On Thursday, the New York Times’ Sophia Kishkovsky published a piece about alarming news that’s been buzzing in reproductive rights circles for the last couple of weeks – Russia has embraced their very own anti-choice movement, and it looks strikingly like ours here in the U.S.
This is not news to me as I encountered the nascent Russian anti-choice movement 20 years ago when I attempted to open the first feminist medical center in Moscow, Choices East. My desire to create a Russian version of Choices in New York was sparked when I was confronted with a 35-year-old Russian woman who came to me for her 36th abortion. At that time, abortion was the major form of birth control in the former Soviet Union, and many immigrants had ten or twenty before coming to Choices. I listened in mute rage to one story after another of lives blighted by sexually transmitted diseases, domestic violence and hopelessness. For these women, the issue of abortion posed no questions of morality, ethics, or women’s rights versus fetal life. My patient regarded her multiple abortions pragmatically, as a way of “just getting cleaned out.”
Like so many of her compatriots, she was violently opposed to using birth control. Most Russian gynecologists promoted the idea that the pill caused cancer, and preached the virtues of repeat abortions. Of course, the fact that many of them subsidized their three-dollar-a-month salaries by doing abortions on kitchen tables might well have had an influence on their thinking.
The only contraceptive devices locally produced were condoms, but these were so poorly made that they were called “galoshes,” and few men consented to using them.The two most popular forms of birth control for women were douching with lemon juice and jumping on cardboard boxes when their periods were late.
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The slogan of many pro-choice activists in the US—“Abortion on demand and without apology”—was a reality in Russia, but it had little to do with freedom and privacy, and a lot to do with state oppression and coercion.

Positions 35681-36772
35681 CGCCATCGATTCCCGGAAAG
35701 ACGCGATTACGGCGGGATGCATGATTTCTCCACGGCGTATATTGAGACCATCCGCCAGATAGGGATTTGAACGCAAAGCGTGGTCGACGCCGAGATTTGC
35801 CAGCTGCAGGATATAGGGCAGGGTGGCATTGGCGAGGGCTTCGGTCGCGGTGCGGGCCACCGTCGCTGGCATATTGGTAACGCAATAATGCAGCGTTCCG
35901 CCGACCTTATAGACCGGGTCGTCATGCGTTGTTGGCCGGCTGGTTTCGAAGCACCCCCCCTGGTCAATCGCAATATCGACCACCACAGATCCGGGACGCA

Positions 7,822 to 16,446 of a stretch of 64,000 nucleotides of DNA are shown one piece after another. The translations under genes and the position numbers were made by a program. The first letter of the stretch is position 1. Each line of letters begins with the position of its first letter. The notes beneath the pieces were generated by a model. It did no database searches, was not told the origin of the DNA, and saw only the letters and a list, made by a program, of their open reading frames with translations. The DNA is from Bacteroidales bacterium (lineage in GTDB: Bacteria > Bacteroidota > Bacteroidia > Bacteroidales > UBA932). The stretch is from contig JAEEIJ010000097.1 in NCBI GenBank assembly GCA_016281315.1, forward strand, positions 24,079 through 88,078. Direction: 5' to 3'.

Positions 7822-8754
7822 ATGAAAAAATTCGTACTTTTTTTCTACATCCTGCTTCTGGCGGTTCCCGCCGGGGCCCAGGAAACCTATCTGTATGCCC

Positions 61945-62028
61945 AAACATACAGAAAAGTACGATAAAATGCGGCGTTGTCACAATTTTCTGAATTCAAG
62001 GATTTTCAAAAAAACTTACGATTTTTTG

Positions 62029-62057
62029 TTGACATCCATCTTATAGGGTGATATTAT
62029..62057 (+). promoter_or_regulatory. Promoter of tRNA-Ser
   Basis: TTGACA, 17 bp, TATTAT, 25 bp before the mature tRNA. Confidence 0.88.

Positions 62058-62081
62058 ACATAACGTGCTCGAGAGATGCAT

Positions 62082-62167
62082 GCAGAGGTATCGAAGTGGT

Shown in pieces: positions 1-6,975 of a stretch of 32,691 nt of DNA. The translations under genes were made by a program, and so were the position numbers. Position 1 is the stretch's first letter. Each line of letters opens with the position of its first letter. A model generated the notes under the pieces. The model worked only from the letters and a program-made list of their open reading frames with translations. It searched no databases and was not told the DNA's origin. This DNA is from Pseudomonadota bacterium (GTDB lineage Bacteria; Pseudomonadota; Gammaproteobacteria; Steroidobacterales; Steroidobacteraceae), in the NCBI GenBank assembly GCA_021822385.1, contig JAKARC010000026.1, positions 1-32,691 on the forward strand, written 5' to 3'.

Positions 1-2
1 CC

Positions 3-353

I visited obstetric wards empty of patients, and was told that one out of three women who sought second trimester abortions in hospitals died from infections stemming from illegal abortions. One woman confided that the brutality of the state maternity wards was Russia’s most effective means of family planning.
When I attempted to bring birth control pills, condoms and insert the first Norplant, I was violently attacked in the press. Calling my plans to set up a women’s clinic in Moscow with state of the art abortion care an “anti-Russian ploy,” Alexander Sterligov, former KGB general and leader of the Russian National Assembly, was quoted as saying, “We will not put up with Russians having more coffins than cradles.”
By the early 1990s, mirroring the growth of the American anti-choice movement, tapes of Jerry Falwell and Jimmy Swaggart had already aired on Russian television, while a right-to-life conference in Moscow boasted five hundred attendees.
Twenty years later, these sentiments have metastasized into new attempts at legal restrictions, American-style pickets at clinics and appropriation of the English word, “pro-life”. It’s evident that Russia has caught onto Americans’ anti-choice tactics in its continuing assault on women.
The current Russian anti-choice campaign touting the protection of “life” is a smoke screen for the same old State/Church philosophies insuring power and control over women’s bodies. When Stalin criminalized abortion in 1936, a fetus’s right to life was not the agenda; the agenda was to populate Russia with soldiers to counteract Hitler’s rising militarism. In all of these calculations, women are the losers. True reproductive freedom is never under consideration. And so women make the choices they have to make.
Unfortunately, I never got to build my medical center. There were some brave Russian feminists who worked with me on presenting an open statement to Boris Yeltsin decrying the state of women’s health — but the real work of saving women’s lives and bringing choice and dignity to Russian women had to be put on hold, to be documented in my forthcoming memoir, Intimate Wars.
I hope Russian feminists will take heed and stand up against the anti-choice movement before it destroys the health and lives of current and future generations of women.